, Volume 46, Issue 6, pp 1975–1996 | Cite as

Evaluating the impact of spatio-temporal demand forecast aggregation on the operational performance of shared autonomous mobility fleets

  • Florian Dandl
  • Michael Hyland
  • Klaus Bogenberger
  • Hani S. MahmassaniEmail author


Fleet operators rely on forecasts of future user requests to reposition empty vehicles and efficiently operate their vehicle fleets. In the context of an on-demand shared-use autonomous vehicle (AV) mobility service (SAMS), this study analyzes the trade-off that arises when selecting a spatio-temporal demand forecast aggregation level to support the operation of a SAMS fleet. In general, when short-term forecasts of user requests are intended for a finer space–time discretization, they tend to become less reliable. However, holding reliability constant, more disaggregate forecasts provide more valuable information to fleet operators. To explore this trade-off, this study presents a flexible methodological framework to evaluate and quantify the impact of spatio-temporal demand forecast aggregation on the operational efficiency of a SAMS fleet. At the core of the methodological framework is an agent-based simulation that requires a demand forecasting method and a SAMS fleet operational strategy. This study employs an offline demand forecasting method, and an online joint AV-user assignment and empty AV repositioning strategy. Using this forecasting method and fleet operational strategy, as well as Manhattan, NY taxi data, this study simulates the operations of a SAMS fleet across various spatio-temporal aggregation levels. Results indicate that as demand forecasts (and subregions) become more spatially disaggregate, fleet performance improves, in terms of user wait time and empty fleet miles. This finding comes despite demand forecast quality decreasing as subregions become more spatially disaggregate. Additionally, results indicate the SAMS fleet significantly benefits from higher quality demand forecasts, especially at more disaggregate levels.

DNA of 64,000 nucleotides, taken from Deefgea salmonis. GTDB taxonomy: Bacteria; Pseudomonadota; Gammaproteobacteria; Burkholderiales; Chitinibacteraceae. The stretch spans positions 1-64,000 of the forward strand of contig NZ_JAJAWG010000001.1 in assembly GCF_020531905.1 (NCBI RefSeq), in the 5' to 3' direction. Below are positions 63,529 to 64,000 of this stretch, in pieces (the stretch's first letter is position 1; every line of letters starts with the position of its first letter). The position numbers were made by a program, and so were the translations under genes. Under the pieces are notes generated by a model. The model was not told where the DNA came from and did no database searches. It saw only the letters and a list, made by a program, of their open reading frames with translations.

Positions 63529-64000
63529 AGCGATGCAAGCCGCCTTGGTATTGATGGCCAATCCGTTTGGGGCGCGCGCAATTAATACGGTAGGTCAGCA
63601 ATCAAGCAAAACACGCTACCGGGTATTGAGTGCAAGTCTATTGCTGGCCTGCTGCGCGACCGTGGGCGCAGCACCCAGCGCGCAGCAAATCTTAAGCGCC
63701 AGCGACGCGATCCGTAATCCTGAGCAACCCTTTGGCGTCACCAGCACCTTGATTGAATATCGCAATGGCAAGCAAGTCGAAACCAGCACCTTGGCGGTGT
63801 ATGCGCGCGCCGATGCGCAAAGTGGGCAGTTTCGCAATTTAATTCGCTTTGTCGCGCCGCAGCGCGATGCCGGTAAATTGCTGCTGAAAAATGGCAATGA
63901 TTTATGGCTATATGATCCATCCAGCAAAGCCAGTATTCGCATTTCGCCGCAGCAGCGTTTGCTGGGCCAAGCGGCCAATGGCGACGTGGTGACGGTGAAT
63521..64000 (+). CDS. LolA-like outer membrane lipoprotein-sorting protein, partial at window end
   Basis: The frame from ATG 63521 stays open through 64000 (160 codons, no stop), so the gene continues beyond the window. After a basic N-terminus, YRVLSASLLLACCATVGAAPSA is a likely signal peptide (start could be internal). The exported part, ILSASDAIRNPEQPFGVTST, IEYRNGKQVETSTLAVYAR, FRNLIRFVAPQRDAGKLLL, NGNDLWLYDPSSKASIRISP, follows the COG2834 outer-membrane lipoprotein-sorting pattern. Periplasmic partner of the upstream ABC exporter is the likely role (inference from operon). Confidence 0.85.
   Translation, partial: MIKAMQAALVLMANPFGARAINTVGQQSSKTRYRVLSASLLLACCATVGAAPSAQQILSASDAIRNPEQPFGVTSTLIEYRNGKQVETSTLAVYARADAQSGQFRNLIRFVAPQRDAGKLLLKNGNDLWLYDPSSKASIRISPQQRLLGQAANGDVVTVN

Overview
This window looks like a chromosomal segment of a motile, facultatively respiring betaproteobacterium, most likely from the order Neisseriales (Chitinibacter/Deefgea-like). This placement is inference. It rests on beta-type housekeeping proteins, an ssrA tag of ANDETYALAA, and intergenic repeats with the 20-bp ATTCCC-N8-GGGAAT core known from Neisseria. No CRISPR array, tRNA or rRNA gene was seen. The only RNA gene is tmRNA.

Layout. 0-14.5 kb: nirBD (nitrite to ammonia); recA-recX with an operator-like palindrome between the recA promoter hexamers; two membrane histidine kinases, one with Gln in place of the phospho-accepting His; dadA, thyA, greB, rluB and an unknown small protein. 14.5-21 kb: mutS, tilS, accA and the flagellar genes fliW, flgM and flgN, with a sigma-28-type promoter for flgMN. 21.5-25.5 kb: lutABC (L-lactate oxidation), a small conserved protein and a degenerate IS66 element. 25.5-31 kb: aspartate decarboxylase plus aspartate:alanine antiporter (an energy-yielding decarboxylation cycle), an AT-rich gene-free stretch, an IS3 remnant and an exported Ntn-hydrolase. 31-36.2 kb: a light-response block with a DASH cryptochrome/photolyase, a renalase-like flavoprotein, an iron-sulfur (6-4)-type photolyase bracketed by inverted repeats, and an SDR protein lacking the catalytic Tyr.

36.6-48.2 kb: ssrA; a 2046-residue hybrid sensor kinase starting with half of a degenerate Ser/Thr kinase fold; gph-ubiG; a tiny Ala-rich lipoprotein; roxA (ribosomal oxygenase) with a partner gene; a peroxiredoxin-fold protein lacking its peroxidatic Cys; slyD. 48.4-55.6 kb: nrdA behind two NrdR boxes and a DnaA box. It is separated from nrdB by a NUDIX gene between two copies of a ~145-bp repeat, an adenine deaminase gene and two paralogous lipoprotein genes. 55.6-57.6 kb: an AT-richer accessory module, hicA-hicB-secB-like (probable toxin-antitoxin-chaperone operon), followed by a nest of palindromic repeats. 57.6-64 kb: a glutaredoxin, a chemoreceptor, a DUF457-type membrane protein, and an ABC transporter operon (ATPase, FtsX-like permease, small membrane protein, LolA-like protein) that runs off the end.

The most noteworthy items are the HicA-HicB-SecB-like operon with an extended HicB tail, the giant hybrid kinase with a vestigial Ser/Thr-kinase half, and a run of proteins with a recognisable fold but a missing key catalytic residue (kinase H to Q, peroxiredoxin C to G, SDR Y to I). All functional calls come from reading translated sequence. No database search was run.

Autonomous vehicles Mobility service Autonomous mobility on-demand Demand forecasting Fleet operations 



Partial funding for the first author is provided by the German Federal Ministry for the Environment, Nature Conservation and Nuclear Safety through the project “City2Share”. Partial funding for this work is provided through an Eisenhower Fellowship awarded by the US Department of Transportation to the second author. Additional funding is provided by the Northwestern University Transportation Center. The authors remain responsible for all findings and opinions presented in the paper.

Author contribution

All authors contributed to all aspects of the study from conception and design, to data collection, to analysis and interpretation of results, and manuscript preparation. All authors reviewed the results and approved the final version of the manuscript.

Compliance with ethical standards

Conflict of interest

The authors declare that they have no conflict of interest.


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Copyright information

© Springer Science+Business Media, LLC, part of Springer Nature 2019

Authors and Affiliations

  1. 1.Institute for Intelligent Transportation SystemsBundeswehr University MunichNeubibergGermany
  2. 2.Department of Civil and Environmental Engineering, Institute of Transportation StudiesUniversity of California-IrvineIrvineUSA
  3. 3.William A. Patterson Distinguished Chair in TransportationNorthwestern UniversityEvanstonUSA

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